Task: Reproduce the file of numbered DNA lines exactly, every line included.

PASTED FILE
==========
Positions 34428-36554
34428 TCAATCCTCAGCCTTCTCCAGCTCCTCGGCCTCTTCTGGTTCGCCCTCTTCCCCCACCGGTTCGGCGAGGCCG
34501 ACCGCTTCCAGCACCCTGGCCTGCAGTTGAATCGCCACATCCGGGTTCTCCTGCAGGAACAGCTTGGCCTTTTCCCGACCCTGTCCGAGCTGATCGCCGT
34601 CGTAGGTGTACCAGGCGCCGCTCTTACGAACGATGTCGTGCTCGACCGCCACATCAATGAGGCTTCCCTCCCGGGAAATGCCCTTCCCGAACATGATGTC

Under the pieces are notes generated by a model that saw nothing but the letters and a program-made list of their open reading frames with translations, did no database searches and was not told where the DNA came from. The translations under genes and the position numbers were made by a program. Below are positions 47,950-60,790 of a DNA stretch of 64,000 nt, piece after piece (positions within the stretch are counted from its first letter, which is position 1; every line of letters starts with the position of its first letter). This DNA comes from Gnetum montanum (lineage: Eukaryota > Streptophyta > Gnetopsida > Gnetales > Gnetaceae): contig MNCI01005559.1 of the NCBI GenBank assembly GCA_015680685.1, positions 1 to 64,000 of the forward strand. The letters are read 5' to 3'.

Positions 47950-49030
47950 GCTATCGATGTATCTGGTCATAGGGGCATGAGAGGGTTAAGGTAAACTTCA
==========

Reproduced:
Positions 34428-36554
34428 TCAATCCTCAGCCTTCTCCAGCTCCTCGGCCTCTTCTGGTTCGCCCTCTTCCCCCACCGGTTCGGCGAGGCCG
34501 ACCGCTTCCAGCACCCTGGCCTGCAGTTGAATCGCCACATCCGGGTTCTCCTGCAGGAACAGCTTGGCCTTTTCCCGACCCTGTCCGAGCTGATCGCCGT
34601 CGTAGGTGTACCAGGCGCCGCTCTTACGAACGATGTCGTGCTCGACCGCCACATCAATGAGGCTTCCCTCCCGGGAAATGCCCTTCCCGAACATGATGTC

Under the pieces are notes generated by a model that saw nothing but the letters and a program-made list of their open reading frames with translations, did no database searches and was not told where the DNA came from. The translations under genes and the position numbers were made by a program. Below are positions 47,950-60,790 of a DNA stretch of 64,000 nt, piece after piece (positions within the stretch are counted from its first letter, which is position 1; every line of letters starts with the position of its first letter). This DNA comes from Gnetum montanum (lineage: Eukaryota > Streptophyta > Gnetopsida > Gnetales > Gnetaceae): contig MNCI01005559.1 of the NCBI GenBank assembly GCA_015680685.1, positions 1 to 64,000 of the forward strand. The letters are read 5' to 3'.

Positions 47950-49030
47950 GCTATCGATGTATCTGGTCATAGGGGCATGAGAGGGTTAAGGTAAACTTCA